Water levels on the Rhine in Germany have risen sharply after rain this week, returning to normal levels of parts of the river and pushing down cargo shipping prices, vessel brokers and commodity traders said on Friday.

Weeks of high temperatures and little rainfall in August had drained water levels on Germany’s commercial artery, causing delays to shipping and pushing up freight costs. There were fears the disruption could hit overall German economic growth.
The Rhine is an important shipping route for commodities including grains, mineral ores, coal and oil products. However, low water depths meant some freight vessels sailed about 25% full in August, increasing costs for cargo owners who needed more ships to make their deliveries.

“With rain continuing I expect all of the river in Germany to return to normal levels, allowing vessels to sail fully loaded over the weekend,” one vessel broker said on Friday.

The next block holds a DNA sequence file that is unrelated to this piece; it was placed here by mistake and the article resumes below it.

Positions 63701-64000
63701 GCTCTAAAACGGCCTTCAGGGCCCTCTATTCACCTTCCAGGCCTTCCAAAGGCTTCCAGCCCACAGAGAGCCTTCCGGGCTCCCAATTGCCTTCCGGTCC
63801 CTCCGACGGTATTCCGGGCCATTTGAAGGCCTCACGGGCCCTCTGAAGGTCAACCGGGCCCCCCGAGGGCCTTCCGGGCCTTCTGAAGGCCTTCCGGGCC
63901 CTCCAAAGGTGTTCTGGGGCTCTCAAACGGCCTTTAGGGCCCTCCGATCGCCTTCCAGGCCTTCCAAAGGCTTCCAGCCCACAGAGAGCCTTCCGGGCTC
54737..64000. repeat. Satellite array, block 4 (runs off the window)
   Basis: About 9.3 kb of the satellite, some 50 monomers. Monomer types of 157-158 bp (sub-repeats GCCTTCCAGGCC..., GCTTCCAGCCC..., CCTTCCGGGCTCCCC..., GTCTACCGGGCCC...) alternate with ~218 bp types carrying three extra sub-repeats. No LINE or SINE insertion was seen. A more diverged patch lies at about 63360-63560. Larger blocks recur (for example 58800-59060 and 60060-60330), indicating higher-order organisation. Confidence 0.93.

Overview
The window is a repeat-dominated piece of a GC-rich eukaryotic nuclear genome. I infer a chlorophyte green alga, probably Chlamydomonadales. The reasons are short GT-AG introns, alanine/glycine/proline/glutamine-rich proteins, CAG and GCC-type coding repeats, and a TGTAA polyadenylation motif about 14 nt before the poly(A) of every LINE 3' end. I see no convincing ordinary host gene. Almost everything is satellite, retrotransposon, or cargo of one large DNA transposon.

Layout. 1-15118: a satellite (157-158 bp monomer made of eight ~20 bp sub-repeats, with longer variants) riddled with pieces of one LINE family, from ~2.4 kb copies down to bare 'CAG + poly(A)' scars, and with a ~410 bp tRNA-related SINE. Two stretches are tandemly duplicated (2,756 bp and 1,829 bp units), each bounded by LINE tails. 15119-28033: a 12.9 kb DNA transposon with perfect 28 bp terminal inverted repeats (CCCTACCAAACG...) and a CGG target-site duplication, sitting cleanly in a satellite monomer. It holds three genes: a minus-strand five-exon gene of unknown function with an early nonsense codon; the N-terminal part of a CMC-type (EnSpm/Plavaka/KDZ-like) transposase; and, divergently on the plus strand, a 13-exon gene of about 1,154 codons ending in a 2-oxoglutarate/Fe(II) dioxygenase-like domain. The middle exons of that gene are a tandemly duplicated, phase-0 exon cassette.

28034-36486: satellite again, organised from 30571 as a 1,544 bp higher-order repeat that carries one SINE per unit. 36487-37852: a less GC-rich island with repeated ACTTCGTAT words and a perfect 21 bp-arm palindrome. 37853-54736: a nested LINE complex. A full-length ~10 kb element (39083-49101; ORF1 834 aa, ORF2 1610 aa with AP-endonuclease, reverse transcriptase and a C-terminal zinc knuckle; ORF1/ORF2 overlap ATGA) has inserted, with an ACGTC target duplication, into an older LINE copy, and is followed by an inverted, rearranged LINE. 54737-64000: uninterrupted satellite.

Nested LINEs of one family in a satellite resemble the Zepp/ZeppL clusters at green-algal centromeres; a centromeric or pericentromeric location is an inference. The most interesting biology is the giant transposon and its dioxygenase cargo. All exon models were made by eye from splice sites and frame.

The reference water level at the major chokepoint of Kaub near Koblenz was at 1.53 metres on Friday, above the 1.5 metres vessels need to sail fully loaded. It fell to only 32 centimetres in August, disrupting shipping.

The Rhine south of Kaub to Switzerland has returned to levels allowing full vessel loading, brokers said.

Parts of the river in north Germany, including around Cologne and Duisburg, are still too shallow for full vessel loads but are expected to reach normal levels over the weekend.

Spot prices for a liquid tanker barge from Rotterdam to Karlsruhe south of Kaub were about 51 euros a tonne on Friday, down from about 68 euros last week and peaks of about 118 euros in August, brokers said.

Source: Hellenic Shipping News